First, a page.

When SARS-CoV-2 enters airway epithelial cells via ACE2, it avoids triggering certain antiviral interferon pathways, which are the front line antiviral response in epithelial cells. The assaulted airway epithelia produce IL-6 and other pro-inflammatory mediators instead, which recruit neutrophils (among other cells) to the site of infection. Importantly, the specific category of type III interferons provide early antiviral response that is not inflammatory in nature. Animals for which type III interferon receptors have been genetically knocked out suffer neutrophilia, lung injury and death following viral challenge, not unlike the most severe cases among COVID-19 patients. 
During a healthy response, a type of lymphocyte called a cytotoxic T cell arriving on the scene might recognize and destroy the infected cell, after which it would be cleaned up by phagocytic cells also summoned to the site. However,  IL-6 and interleukin 8 (IL-8), which are both elevated in severe cases of COVID-19, can promote exhaustion in cytotoxic T cells, which then have less power to perform their normal function or to counteract neutrophil action. IL-6 also inhibits the development of lymphocytes known as peacekeeper, or regulatory, T cells, which might otherwise dampen a spiraling immune response. It’s been proposed that what kills at least a subset of COVID-19 patients is actually a blitzkrieg of pro-inflammatory signals referred to as ‘cytokine storm syndrome.’ Consequences of this condition include cell-specific immunodeficiency, dramatic neutrophil influx, acute respiratory distress and organ failure. 
Cytokine storm and Acute Respiratory Distress Syndrome (ARDS) and are a cause of death in a subset of severe COVID-19 cases, in which infiltrates of neutrophils and other inflammatory cells and cytokines overwhelm the alveoli of the lung, causing downstream organ failure.
Cytokine storm and Acute Respiratory Distress Syndrome (ARDS) and are a cause of death in a subset of severe COVID-19 cases, in which infiltrates of neutrophils and other inflammatory cells and cytokines overwhelm the alveoli of the lung, causing downstream organ failure.

Bloodwork in severe COVID-19 cases also shows a drop-off in lymphocytes, with simultaneous enrichment in neutrophils, shifting the neutrophil to lymphocyte ratio. Evidence suggests that SARS-CoV-2 may be able to infect T cell lymphocytes directly via their spike proteins, which fuse to low levels of ACE2 expressed on the T cell membrane. Although the virus cannot replicate within the T cells, it does kill them. If accurate, this data suggests that not only are certain subsets of T cells being neutralized by intrinsic signals from other immune cell players, they may also be destroyed by the virus itself, resulting in the lymphopenia we observe in the most severe cases. Of those lymphocytes that remain during SARS-CoV-2 infection, many display an exhaustion marker called NKG2A, demonstrating that they are effectively unable to mount a response. Notably, a high neutrophil to lymphocyte ratio is independently observed in many susceptible populations, including those of advanced age, or with diabetes, hypertension and morbid obesity. SARS-CoV-2 could be exacerbating immunological trends that are already imbalanced in these populations.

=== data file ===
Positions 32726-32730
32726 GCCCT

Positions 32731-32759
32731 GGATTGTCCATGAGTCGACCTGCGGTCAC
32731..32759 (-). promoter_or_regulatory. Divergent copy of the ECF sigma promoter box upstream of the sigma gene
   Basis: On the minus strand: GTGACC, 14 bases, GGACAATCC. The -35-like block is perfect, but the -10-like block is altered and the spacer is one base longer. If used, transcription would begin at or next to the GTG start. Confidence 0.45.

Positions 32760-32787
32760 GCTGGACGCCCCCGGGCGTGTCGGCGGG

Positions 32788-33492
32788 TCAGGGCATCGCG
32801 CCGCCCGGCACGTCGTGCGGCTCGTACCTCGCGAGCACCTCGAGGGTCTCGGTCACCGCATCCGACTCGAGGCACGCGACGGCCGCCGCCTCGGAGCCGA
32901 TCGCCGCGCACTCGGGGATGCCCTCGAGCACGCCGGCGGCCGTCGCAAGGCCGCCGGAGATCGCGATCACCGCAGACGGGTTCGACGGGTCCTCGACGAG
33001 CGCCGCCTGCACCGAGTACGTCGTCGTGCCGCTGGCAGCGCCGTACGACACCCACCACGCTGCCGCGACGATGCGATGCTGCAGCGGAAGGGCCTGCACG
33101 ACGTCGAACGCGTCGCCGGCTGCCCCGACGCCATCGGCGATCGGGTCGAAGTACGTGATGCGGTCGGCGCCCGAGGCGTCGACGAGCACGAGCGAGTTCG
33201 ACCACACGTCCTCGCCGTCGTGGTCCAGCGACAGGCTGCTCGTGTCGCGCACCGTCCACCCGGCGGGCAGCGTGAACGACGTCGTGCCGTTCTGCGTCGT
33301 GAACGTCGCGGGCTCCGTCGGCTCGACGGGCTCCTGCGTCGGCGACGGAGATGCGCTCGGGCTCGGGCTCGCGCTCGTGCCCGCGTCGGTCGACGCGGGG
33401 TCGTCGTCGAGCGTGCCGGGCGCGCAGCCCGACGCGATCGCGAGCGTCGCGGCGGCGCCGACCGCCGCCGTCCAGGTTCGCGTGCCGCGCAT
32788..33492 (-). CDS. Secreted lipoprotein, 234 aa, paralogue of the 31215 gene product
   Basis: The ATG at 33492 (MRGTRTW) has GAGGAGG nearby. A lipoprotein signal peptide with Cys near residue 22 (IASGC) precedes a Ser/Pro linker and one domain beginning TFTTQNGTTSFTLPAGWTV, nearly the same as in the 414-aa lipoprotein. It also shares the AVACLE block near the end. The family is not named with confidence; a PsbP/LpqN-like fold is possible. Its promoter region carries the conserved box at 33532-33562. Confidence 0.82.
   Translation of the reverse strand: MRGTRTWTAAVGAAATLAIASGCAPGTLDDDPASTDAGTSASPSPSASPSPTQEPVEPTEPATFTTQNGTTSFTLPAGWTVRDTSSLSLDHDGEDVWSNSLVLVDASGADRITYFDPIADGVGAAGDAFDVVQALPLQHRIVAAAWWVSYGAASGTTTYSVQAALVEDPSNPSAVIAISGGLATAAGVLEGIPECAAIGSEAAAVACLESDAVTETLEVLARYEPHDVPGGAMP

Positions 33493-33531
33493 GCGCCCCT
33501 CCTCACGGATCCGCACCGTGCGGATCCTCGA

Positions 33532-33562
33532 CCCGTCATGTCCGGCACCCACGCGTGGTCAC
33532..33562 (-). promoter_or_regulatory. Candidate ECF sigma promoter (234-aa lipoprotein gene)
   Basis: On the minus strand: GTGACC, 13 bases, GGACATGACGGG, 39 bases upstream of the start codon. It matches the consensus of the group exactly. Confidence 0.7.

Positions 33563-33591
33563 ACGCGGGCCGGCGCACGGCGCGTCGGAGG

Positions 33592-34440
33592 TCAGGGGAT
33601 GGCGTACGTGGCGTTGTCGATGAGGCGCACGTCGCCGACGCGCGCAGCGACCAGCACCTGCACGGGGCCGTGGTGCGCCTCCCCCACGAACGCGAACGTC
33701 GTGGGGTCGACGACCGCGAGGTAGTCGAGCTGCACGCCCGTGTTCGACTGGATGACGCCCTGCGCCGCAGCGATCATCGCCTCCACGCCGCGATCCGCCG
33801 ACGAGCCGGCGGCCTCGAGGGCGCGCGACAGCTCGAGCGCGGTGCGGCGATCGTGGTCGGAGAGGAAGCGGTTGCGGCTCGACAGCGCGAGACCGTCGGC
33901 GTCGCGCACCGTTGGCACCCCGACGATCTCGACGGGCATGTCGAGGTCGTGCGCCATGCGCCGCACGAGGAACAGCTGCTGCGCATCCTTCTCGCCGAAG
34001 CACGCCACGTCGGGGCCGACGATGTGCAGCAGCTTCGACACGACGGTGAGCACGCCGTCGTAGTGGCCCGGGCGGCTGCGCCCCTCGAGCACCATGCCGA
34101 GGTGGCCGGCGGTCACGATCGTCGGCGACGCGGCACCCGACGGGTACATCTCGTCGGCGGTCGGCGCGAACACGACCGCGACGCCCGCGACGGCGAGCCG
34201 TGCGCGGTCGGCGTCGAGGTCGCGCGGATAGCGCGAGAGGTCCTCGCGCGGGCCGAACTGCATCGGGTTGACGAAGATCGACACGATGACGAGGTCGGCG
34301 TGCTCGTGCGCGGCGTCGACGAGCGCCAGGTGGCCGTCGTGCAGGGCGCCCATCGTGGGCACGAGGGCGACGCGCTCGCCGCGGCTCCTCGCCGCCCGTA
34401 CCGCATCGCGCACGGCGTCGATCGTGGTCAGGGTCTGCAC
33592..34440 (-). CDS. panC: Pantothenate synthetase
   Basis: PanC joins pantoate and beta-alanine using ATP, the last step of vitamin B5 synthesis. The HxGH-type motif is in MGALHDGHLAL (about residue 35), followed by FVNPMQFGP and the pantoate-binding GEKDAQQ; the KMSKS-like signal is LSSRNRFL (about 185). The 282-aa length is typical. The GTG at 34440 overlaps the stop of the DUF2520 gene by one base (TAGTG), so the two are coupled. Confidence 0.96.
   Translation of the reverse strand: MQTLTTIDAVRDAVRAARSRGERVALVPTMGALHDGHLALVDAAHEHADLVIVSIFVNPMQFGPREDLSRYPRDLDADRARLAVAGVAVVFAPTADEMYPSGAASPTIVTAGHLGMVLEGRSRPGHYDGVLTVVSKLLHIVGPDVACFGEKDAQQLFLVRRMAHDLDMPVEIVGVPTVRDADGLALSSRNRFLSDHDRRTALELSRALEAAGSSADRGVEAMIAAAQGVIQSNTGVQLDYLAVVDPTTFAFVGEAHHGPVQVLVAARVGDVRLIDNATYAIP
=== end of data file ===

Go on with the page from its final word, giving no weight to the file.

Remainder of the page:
Bringing the Picture Together

In summary:
  • SARS-CoV-2 is expelled in respiratory droplets from an infected individual and subsequently inhaled. 
  • Entering the respiratory tract, the virus begins to infect airway epithelial cells by gaining entry through surface protein ACE2. (It’s also feasible that SARS-CoV-2 could bypass the lungs, for example, via a gastrointestinal route.) 
  • Once inside, the virus silently evades critical early antiviral response mechanisms (type III interferons), while triggering expression of IL-6 and other proinflammatory signals, which begin to recruit neutrophilic activity to the lung. 
  • IL-6 and IL-8 may also work to inactivate cytotoxic lymphocytes via exhaustion signaling. Meanwhile, it’s also possible that the virus itself infects local T lymphocytes and kills them, resulting in lymphopenia and a regulatory gap in exerting control of the innate immune response. 
 If the infection is not quickly controlled by the immune system, or spreads to extra-pulmonary tissues, ACE2 may also permit viral infection of other body sites.  In these locations, the effect of ACE2 co-option is felt more acutely by individuals with existing co-morbidities in those organ systems. It’s possible that the elevated rate of all-cause mortality observed this season may not only reflect undetected SARS-CoV-2 infection, but the diverse array in which its effects on ACE2 manifest outside of the viral pneumonia we recognize as COVID-19. 
It’s important to state that our understanding of the virus is still very young. New findings in COVID-19 are emerging daily. As with all science, we will continue to refine and revise our hypotheses as we add data to the story. In the meantime, we should continue to be mindful of vulnerable populations, support continued basic and translational research and doggedly keep on the trail of vaccine and treatment development.

Author: Christy Clutter, Ph.D.

Christy Clutter, Ph.D.
Christy Clutter, Ph.D., is a scientist, microbiome aficionado and writer whose research work focused on gut immunity and the microbiota, along with public health disparities in nutrition.